If you’re listening to the mainstream press, you may think the sky is falling. Between stock market volatility, a hard landing for China and crazy low oil prices, we understand why some buyers may be getting jittery.
So here is some information to help you to keep calm and carry on.
Stock market volatility: While recent volatility may be making some people queasy, most economists believe that the fundamentals required for a recession are just not there. Furthermore, the VIX index, which generally tracks volatility and risk, is still at reasonable levels, meaning no one is panicking. Lastly, dividend yields are the highest they’ve been in years, and that’s in an ultra low interest rate environment. Did we mention the continually improving employment picture?
China’s hard landing: China has been on an unsustainable growth path for some time now, having increased debt 28 times since 2000 and bringing it north of 300% of GDP. We are now seeing a very natural unwinding of this debt bubble playing itself out in its stock market, with global ripple effects. While it is painful in the near term, it is a very positive turn of events from a long-term perspective, creating the foundations for a far more sustainable growth trajectory from such an economic powerhouse.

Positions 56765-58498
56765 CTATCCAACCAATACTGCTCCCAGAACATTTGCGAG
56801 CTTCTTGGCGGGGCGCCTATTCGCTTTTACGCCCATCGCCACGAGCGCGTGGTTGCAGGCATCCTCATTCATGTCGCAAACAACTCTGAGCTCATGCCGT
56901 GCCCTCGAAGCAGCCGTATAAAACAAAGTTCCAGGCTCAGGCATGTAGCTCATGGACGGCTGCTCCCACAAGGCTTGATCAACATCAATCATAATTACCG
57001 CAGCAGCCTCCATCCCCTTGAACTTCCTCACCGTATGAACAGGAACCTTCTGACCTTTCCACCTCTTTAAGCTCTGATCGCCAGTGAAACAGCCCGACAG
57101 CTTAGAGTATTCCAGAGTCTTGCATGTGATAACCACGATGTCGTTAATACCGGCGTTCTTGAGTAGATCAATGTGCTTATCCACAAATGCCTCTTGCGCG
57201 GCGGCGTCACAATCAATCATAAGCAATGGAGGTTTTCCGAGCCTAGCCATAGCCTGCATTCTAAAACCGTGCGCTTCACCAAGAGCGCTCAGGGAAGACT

Low oil prices: With the price war continuing between Saudi Arabia and other major oil producers, oil has taken quite a hit. Our ally continues keeping supply high to make sure it’s not losing market share during a time of decreasing prices because of its low cost of production. Newer, more expensive producers will drop out and most experts believe prices will once again hit $50/$60 a barrel in two to three years’ time. Basically, this is a short-term trend that will impact those economies dependent on exporting oil.
What does this mean for NYC Real Estate? The Big Apple continues to be a safe haven for global investors, both from a capital preservation and asset appreciation standpoint. Regardless of how things will actually turn out, what we can reasonably predict is that the first quarter will experience lower sales volume altogether. Buyers are taking longer to decide and are more trigger-shy than they have been in some time.
What does this mean for you seller? If you’re serious about selling now, you need to increase your willingness to negotiate. We’re not saying completely cave in to all demands, but take into account your open house volume, the number of offers you get and the quality of those offers. While we believe spring will bring with it more activity, this also likely means more competition for you from the additional inventory that’s likely to hit the market. Proceed wisely.